Part 158: Jack of All Trades Continued
The Chicago Sunday Tribune had a Sunday Supplement titled “Worker’s Magazine: For the Man who Works with Hand or Brain.” On April 9, 1905, L. G. Pick wrote the article, “Stage Carpenter is a Star, Jack of All Trades.” Here is the second, and final, installment for what I posted yesterday:
“The stage carpenter’s work on a production begins a week or two weeks before a play is to be produced. Then he receives what is termed a “property plot” of the coming play. A property plot for certain shows reads more like a catalogue of a house furnishing goods firm than anything connected with the theatrical business. Everything which is needed for a play except the scenery, which is generally carried by the company listed on the “plot.” Each act generally requires altogether different “props.”
Here are a few things that were on the “property plot” of a recent play. Four carpet rugs, dark red; one card table, round top, thirty inches, dark oak; two bronze statues; one glass for whiskey sour; fifteen packages, assorted sizes to represent packages of groceries; one late; one tin water pail; four bound books; four clubs for crowd, one “wood crash.” This is about one-tenth of the items required on this plot and this was a small play.
When the stage carpenter gets this plot it is “up to him.” He has to get the things called for and he had to get them without paying anything for them. This is the only one of the puzzles to be solved in connections with staging a play. He must use his judgment and decide what size many of the various articles are to be and other things that go to make them applicable to a particular scene. Having decided this, he must go out and get them – without paying for them. This he does by borrowing from large downtown stores, paying them with passes to the show or occasionally with an advertisement on the program.
Often “props” has troubles that turn his hair gray before his “plot” is filled. For instance, in a play now playing in the city there was called for one étagère, filled with ornamental pieces.”
The stage carpenter who got this plot looked at this line, scratched his head, and took it to the head of the house. “See a furniture man,” said he. A furniture man was sought out and shook his head. “Not hear; never heard of it,” was his reply. Then the advance agent of the show came to town. “What’s an étagère?” was the first question fired at him by the carpenter. “Search me,” he smiled. Then the stage carpenter went to a friend of his who conducts a small antique furniture store and there, he found than an étagère was an old-fashioned “what-not,” and he breathed easier.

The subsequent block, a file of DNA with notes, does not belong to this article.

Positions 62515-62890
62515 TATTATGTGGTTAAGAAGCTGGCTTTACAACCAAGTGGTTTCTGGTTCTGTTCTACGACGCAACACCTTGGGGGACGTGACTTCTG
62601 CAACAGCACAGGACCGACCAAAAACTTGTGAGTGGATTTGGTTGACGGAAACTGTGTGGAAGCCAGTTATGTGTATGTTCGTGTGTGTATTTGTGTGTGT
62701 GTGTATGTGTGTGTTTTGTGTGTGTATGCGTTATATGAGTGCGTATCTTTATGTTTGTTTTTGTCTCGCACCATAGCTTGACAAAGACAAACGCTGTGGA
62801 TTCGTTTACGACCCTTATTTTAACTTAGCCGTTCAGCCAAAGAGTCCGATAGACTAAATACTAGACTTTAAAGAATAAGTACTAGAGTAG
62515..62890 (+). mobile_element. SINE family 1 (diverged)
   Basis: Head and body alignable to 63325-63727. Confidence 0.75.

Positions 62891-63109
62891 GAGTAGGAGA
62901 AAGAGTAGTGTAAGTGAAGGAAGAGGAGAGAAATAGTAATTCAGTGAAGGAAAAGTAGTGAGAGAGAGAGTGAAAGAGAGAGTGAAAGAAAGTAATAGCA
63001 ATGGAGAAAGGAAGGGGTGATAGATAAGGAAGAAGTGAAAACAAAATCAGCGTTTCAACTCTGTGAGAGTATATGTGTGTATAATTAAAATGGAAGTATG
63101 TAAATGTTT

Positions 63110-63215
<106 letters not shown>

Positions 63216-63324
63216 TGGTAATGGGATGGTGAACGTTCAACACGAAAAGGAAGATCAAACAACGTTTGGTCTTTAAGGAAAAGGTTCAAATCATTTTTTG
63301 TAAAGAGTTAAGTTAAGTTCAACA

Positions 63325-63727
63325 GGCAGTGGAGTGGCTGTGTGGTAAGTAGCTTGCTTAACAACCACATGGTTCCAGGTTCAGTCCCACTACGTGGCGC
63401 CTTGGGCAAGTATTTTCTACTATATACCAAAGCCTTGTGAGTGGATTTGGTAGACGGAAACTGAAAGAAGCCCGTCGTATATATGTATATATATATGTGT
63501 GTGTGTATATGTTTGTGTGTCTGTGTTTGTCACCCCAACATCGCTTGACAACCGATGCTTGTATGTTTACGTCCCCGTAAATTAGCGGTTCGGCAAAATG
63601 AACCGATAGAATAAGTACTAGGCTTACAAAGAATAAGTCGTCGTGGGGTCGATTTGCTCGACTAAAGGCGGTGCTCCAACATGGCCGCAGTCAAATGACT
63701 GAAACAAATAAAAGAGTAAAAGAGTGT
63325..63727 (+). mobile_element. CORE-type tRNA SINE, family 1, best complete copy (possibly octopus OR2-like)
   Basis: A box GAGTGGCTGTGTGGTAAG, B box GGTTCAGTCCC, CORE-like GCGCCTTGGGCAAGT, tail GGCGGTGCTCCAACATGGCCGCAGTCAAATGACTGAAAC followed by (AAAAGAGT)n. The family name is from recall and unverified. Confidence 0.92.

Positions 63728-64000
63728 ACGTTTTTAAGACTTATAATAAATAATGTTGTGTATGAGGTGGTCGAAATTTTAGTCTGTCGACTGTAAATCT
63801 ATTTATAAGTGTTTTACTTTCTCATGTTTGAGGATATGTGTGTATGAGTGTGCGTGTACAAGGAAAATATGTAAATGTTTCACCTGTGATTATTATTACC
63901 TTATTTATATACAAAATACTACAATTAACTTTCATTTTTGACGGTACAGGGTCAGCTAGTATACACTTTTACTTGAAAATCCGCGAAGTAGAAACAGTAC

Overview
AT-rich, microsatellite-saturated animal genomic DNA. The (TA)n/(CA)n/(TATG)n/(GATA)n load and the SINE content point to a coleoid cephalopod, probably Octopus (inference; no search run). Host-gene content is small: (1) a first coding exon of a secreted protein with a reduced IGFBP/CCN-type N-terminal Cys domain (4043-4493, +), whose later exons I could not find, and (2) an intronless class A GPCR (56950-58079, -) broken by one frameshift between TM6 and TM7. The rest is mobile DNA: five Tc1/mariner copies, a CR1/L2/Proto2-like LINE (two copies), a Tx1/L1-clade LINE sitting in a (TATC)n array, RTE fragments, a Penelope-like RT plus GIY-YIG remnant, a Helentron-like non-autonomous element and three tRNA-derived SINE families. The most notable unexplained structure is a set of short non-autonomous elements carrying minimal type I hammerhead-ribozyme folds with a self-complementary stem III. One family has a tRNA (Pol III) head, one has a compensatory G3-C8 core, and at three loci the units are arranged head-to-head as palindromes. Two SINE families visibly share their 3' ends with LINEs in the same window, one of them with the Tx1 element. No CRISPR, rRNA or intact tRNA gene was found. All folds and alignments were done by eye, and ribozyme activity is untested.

Something much akin to this comes up with each production that is made. Still the stage carpenter manages to smile through it all. When the “props” are all assembled and the old play leaves town and a new one comes to the theater is when the stage carpenter really begins work. The old scenery must be torn down and made ready for shipment, the old props taken off, and the new scenery and props put on.
The work of tearing out an old play and putting on a new one begins generally directly after the Saturday night performance and continues until the new play is put on and ready for the first performance. If one or both of the plays are being produced on a large scale, the time required to make the change is from thirty to thirty-six hours. During this time the stage carpenter must always be on duty, overseeing everything that is under his charge, and under these conditions nearly everything on the stage is under him.
On ordinary days the carpenter generally comes to work at 10 in the morning and works until the evening performance is over. His pay runs from $25 a week for the ordinary carpenter to $35 for the “star.” Thirty dollars is a high average. His work is hard, besides the length of the hours and there is little chance for promotion. A few stage carpenters have risen to positions as stage managers, but they are merely the exception to the rule. There is a season in the summer time when most of the men who fix stage settings for plays are thrown out of work through the closing of their theaters. Then some of them go into other branches of carpenter work and others, having saved some money, live on what they earn during the winter. But when the season opens again they are sure to be found back where the scenes are made unless some uncontrollable circumstance prevents.”
The 1903 pay range of $25 to $35 a week is the current equivalent of $660 to $924.62.
To be continued…